The story you are about to read is true, but the names were changed to protect the innocent.
My friend, Jane, has been married to John for over twenty years and the children that they raised have left home. Their marriage was stagnant. They didn't argue but the sparks were gone and they were distant, one with the other.
For six months before my story begins John and Jane had not lived in the same house. When they did reunite the distance between them did not disappear. They returned to the same old patterns. He went his way and she went hers. Their conversations, few and far between, were exchanges of information and requests for accommodation.
"Would you pick up a pack of cigarettes for me when you're out?"
"Are you ever going to mow the lawn?"
"Your daughter called. She's doing well in school."
"Your son called. He can't find a job."
"I left you something for dinner in the frig."
John had practically moved into the computer room where he spent hours on social networks, watching television and smoking the cigarettes Jane would not permit in the rest of the house.
Jane drifted through her days, each one a mirror image of the days before. She would go to work for eight hours, stop on the way home to pick up something ready-to-eat and settle in front of her television for the evening. Some nights she would get out and visit homebound friends. Some Sundays she would attend church, alone.
As I began to design the Respect Cards at Your Husband's Deepest Desire, I would show them off to my friends. Jane was usually distracted but cordial. Soon, though, she began to become interested.
When I had designed a few cards for the "Shoulder-to-shoulder" friendship category, I saw a brighter spark of interest. I challenged her to choose at least one card from that category and give it to her husband. She chose eight and took them home!
Weeks went by and she did not leave a card for him. She was scared. I finally sat down and asked her why.
I discovered that the fear of the unknown was holding her back. She kept playing the "what if" game with herself. From "What if he rejects the message?" to "What if he expects more of me?" Bouncing about between the unknowns had completely immobilized her.
I finally lost patience and (as a loving friend) basically demanded that she stop living outside the moment. She was afraid of the future "maybe". I challenged her to be in the now and reject the fear. My husband has a saying that I love and I quoted it for her.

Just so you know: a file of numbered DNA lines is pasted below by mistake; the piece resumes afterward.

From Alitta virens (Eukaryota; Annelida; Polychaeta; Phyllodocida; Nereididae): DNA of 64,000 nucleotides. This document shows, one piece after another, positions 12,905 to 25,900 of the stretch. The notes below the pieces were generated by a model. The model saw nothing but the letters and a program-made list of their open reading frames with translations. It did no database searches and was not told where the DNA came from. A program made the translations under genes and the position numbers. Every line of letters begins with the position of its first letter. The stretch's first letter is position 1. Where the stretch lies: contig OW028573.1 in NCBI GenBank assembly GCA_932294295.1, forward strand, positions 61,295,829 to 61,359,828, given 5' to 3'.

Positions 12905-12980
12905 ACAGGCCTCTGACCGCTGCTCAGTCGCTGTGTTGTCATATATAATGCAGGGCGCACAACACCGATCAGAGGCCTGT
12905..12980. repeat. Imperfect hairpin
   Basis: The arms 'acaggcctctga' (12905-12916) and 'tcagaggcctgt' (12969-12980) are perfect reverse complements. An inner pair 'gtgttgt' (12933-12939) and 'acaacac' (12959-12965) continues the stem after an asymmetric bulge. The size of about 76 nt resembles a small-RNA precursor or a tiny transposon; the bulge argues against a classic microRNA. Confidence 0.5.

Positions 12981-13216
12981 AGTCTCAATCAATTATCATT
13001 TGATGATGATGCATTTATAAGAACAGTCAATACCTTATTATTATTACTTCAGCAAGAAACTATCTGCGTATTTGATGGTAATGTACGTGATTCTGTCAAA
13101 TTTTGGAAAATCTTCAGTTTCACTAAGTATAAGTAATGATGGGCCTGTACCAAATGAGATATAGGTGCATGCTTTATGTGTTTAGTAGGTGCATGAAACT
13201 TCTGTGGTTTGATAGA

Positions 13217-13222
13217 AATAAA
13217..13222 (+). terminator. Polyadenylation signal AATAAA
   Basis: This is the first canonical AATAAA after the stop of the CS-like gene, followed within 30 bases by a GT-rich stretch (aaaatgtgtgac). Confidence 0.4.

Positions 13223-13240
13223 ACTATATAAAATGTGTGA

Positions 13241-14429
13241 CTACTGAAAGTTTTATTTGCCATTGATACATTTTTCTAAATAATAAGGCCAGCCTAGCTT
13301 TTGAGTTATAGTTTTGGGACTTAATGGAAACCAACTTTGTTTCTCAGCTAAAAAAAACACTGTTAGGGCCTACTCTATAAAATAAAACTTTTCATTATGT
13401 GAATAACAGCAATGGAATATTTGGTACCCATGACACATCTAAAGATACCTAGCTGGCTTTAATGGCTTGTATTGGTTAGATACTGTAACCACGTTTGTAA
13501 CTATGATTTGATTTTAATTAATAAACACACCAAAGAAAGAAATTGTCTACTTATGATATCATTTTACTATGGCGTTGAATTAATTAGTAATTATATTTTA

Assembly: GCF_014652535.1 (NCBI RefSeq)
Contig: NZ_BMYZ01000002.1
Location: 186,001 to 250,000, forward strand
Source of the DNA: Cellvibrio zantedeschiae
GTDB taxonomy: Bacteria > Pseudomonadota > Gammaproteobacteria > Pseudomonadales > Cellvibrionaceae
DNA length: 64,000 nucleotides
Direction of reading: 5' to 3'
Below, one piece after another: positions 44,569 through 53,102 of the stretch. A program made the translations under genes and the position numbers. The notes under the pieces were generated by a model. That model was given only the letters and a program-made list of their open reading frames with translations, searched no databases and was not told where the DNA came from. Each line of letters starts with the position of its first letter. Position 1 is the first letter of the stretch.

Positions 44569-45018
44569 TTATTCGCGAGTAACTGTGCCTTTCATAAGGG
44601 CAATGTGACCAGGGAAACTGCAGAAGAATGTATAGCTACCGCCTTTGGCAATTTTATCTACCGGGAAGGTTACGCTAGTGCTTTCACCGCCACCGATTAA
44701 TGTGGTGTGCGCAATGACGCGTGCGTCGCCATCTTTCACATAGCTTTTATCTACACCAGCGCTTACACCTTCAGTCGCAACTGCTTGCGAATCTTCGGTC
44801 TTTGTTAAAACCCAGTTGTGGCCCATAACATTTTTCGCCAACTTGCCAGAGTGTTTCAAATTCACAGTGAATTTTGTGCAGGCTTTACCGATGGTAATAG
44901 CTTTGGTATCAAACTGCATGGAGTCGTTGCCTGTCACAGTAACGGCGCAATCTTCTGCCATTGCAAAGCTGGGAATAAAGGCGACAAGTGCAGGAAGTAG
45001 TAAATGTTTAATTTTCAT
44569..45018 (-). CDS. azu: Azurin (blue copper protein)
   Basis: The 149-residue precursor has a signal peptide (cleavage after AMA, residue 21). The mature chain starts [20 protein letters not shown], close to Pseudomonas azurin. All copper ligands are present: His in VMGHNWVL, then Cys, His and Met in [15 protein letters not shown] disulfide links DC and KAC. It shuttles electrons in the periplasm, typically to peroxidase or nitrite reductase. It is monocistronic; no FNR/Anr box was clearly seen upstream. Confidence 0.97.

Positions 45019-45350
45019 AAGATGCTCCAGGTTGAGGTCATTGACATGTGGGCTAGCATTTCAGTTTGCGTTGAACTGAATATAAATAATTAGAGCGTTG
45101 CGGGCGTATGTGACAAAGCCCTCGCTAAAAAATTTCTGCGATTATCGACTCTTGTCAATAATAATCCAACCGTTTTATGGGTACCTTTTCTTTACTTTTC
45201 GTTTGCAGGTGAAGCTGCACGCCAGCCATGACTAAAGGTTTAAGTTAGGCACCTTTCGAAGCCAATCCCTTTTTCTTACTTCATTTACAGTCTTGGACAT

"Be in the Now. Be in the now right now and stay focussed. And you know what you get? NO FEAR!"
I wish you could see the hand gestures he uses when he says it. I repeated his words and shared those animations with Jane and she took the challenge!
We plotted and planned what she would do with the card. Finally, in spite of her fears, Jane left the card where John would find it. The card was one that Jane considered to be "safe" - with a message that carried no promises but was honest about her feelings.
Jane spent the day battling the fear of "what if" that kept creeping into her thoughts. That evening when Jane got home she sat down, alone, to watch her favorite television show. It was a "girlie" show; one that she knew John did not like.
And then, unexpectedly, John came into the room and sat beside her on the couch, shoulder to shoulder. He laid his head upon her shoulder and silently watched the show with her. He dozed off and on but woke to watch the part that he knew was exciting for her. He shared her excitement with her. A second show started and they settled in, shoulder to shoulder, to watch. They both dozed off.
When she woke, she disturbed him as she got up to go to bed. He asked if she wanted him to come with her. She said yes.
Jane told me how amazed she was by his actions - his reactions to her message. She could hardly contain her delight and her happiness.
One card, one message, one event and Jane was learning the truth of what Emerson Eggerichs taught in his book Love and Respect.
"Men are different. They share their experiences by sharing an activity. This is what your husband wants to do with you."
The weeks of fear, anxiety and what-ifs were forgotten. She had seven cards to go!
I keep remembering the outcome of Jane's dilemma. She finally conquered her fears, accepted my over-the-top challenge and her husband's response was nothing short of miraculous. What was especially uplifting was the antsy anticipation and sheer delight she eventually took in the journey.
I pray that every wife (and husband) could enjoy such a journey in her marriage.